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Joaquín Madariaga (1799 in Corrientes – 1848) was a soldier and Argentine politician. Madariaga was Governor of the Corrientes Province and leader of the provinces resistance against the national government of Juan Manuel de Rosas.
The Revolution of Madariaga
Madariaga was a soldier from a young age in the city of Buenos Aires, and participated in the acts known as the 'Anarchy of 1820'. He returned in 1824 to Corrientes, where he worked as a lawyer without having qualified as one and became a judge in the provincial capital.
Years later he relocated to Curuzú Cuatiá, where he dedicated himself to rural work. He was deputy in the Provinivial Legislature during the governorship of Genaro Berón de Astrada and after the governor's death he supported the revolution that overthrew the federal governor Romero. Pedro Ferré named Joaquín's brother, Juan Madariaga, as commander of Mercedes and Curuzú Cuatiá. He helped Juan Lavalle form the army with which he conducted the campaign of Entre Rios in 1840.
Upon the arrival of José Maria Paz in Corrientes, he participated in the campaign against the first invasion of the Governor of Entre Ríos, Pascual Echagüe. Alongside his brother, Juan fought in the Battle of Caaguazú, Paz's most brilliant victory. In 1842 they were defeated in the Battle of Arroyo Grande. They retreated toward Corrientes but they were denied by the Ferré government, forcing them to retreat to their ranches to save their family and property. From there they fled to Brazil, residing for some time in Alegrete.
On April 1, 1843, the Madariaga brothers and some more officials crossed the Uruguay River near Uruguaiana, on what would later be known as the 'Paso de los Libres'. With the support of some leaders like Nicanor Cáceres and Benjamín Virasoro, within thirteen days they occupied the entire province, forcing Governor Pedro Cabral to flee toward the Entre Ríos. The last federal resistance was defeated at the beginning of May in the battle of Laguna Brava.
Campaigns against Rosas
The Madariaga brothers convened a supportive legislature that named Joaquín Madariaga as governor. He assumed that position August 1, 1843. His first measure was to annul any measures enacted by Cabral, and sanction Ferré for having abandoned the province.
He formed a unitarian party distinct from that which had supported Ferré among which were Juan Pujol, Valdez and Acosta; later, this would be the base of the liberal party, and their opponents, such as the supporters of Ferré and Virasoro, would become the autonomist party.
In December 1843, both brothers invaded Entre Ríos, taking advantage that Urquiza was in Uruguay pursuing Rivera. The Entrerrianan reserve of Eugenio Garzón was defeated, but upon arriving at Concepción del Uruguay they learned that Urquiza had defeated Rivera and was returning. The retreat that followed transformed into a flight and they lost all they had gained.
Just after returning to Corrientes, it confiscated a Paraguayan shipment that sailed through the Parana River. The government of Carlos Antonio López was about to declare war but Santiago Derqui was able to negotiate a peace treaty, a navigation and commerce treaty and a little later an alliance against the Rosas.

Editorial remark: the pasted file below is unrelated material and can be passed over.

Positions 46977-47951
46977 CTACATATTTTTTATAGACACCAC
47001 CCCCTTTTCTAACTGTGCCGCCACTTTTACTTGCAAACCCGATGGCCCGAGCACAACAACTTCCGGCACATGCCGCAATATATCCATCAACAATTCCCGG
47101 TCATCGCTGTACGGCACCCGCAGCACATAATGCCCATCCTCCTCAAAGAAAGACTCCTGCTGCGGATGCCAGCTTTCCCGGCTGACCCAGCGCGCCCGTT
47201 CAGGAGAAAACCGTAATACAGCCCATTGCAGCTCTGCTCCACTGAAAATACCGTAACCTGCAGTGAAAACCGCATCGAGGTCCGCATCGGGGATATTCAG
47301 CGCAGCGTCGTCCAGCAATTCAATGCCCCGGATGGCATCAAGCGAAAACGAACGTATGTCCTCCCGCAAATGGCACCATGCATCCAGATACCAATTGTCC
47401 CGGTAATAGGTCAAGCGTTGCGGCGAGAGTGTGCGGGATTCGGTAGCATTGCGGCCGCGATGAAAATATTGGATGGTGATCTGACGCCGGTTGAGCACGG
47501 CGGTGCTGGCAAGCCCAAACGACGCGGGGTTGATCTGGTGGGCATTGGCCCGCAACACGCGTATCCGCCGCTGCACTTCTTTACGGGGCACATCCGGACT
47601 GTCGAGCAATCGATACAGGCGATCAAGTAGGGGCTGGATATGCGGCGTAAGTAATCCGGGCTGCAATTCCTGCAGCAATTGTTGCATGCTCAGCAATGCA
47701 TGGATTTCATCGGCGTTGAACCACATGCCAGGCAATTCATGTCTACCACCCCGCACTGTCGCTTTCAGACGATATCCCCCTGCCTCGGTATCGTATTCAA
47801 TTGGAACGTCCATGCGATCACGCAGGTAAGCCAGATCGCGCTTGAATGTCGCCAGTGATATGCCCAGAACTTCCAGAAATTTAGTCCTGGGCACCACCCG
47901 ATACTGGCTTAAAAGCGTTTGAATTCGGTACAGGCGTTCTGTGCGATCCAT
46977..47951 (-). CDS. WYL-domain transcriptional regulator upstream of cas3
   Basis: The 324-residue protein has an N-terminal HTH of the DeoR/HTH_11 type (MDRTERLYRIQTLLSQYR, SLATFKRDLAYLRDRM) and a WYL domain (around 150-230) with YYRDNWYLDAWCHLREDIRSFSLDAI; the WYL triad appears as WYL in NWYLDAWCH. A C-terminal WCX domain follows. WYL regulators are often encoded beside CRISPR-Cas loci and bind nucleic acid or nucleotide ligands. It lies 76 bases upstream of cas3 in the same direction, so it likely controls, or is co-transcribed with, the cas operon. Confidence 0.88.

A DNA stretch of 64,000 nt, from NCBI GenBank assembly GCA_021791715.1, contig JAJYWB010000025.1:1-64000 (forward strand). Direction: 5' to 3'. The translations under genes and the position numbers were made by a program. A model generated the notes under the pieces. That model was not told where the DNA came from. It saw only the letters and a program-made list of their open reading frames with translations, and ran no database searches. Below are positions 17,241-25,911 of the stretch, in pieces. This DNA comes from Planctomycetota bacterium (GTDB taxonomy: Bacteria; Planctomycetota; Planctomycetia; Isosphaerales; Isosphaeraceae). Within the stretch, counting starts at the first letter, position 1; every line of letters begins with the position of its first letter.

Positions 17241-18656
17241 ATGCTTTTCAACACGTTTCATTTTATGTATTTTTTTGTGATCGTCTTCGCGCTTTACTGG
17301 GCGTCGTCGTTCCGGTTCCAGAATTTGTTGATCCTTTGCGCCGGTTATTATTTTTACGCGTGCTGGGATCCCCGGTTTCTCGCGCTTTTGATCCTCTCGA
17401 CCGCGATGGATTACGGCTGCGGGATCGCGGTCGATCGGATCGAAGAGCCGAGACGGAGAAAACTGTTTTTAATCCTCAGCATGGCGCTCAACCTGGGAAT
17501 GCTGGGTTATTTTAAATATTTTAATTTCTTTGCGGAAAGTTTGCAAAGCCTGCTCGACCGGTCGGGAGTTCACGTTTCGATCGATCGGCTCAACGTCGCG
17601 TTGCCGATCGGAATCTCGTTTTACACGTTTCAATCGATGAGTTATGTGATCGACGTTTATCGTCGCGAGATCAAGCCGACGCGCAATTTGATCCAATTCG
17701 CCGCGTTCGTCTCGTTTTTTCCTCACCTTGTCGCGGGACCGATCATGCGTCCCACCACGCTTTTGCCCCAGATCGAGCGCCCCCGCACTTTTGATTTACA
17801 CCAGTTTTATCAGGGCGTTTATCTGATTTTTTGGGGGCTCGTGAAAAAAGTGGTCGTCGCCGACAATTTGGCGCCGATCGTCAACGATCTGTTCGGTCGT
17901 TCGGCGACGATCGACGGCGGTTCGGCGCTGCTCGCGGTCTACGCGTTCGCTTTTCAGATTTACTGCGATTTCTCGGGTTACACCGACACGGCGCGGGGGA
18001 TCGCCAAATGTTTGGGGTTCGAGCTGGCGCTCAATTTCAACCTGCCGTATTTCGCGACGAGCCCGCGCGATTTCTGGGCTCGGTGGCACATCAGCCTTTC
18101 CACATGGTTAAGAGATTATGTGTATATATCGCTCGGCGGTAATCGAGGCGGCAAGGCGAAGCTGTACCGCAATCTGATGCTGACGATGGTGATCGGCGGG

In November 1844 General Paz arrived at Corrientes, and immediately, Madariaga put him in control of the provincial forces. The General dedicated many months to training the inexperienced troops. In June 1845 he sent an expedition to Santa Fe under former Governor Juan Pablo López's command, though without success.
At the beginning of the following year, a force of 3,000 Paraguayans was established under the control of the son of the current president and future president Francisco Solano López. A little later, Urquiza invaded Corrientes and both defeated and took Juan Madariaga prisoner at Laguna Limpia. He did not try to attack the defensive positions of Paz but rather turned back. He promptly set free the brother of the governor and signed a peace treaty.
General Paz decided to overthrow the Madariaga brothers. To his surprise, the troops remained loyal and he had to flee to Paraguay. President Lopez retired his army and cancelled the alliance.
Potrero de Vences
Free from the arrogance of Paz, the negotiations advanced rapidly, and in August 1846 the Treaty of Alcaraz was signed. Through this Corrientes was reincorporated in the Confederation and the control of foreign relations was given back to Rosas; however, Corrientes was released from the obligation to support the Great War in Uruguay. Rosas demanded modifications to the treaty but they were rejected by Madariaga.
In March of the following year, Rosas ordered Urquiza to attack Madariaga in Corrientes. Colonel Virasora joined the forces with Urquiza in the invasion that began by the end of that year. On November 27, 1847, Urquiza shredded the Corrientian army controlled by the Madriaga brothers in the Battle of Vences or the Potrero de Vences. The Corrientians suffered 700 deaths and 2,200 prisoners, many of which were executed after the battle.
The following day, Colonel Miguel Virasoro occupied the government that he would leave to general Benjamín Madariaga one month later. Almost alone, the ex governor Madariaga fled to Paraguay and directed himself to Asunción, where he planned to drag President López into the war against Rosas. He failed and went to Porto Alegre, Brazil, where he died in February 1848.
- Castello, Antonio Emilio, Hombres y mujeres de Corrientes, Ed. Moglia, Corrientes, 2004.
- Beverina, Juan, Las campañas de los ejércitos libertadores 1838-1852, Bs. As., 1923.
- Bosch, Beatriz, Urquiza y su tiempo.
- Castello, Antonio Emilio, Historia de Corrientes, Ed. Plus Ultra, Bs. As., 1991.
- Bosch, Beatriz, Historia de Entre Ríos, Ed. Plus Ultra, Bs. As., 1991.
- Zinny, Antonio, Historia de los gobernadores de las Provincias Argentinas, Ed, Hyspamérica, 1987.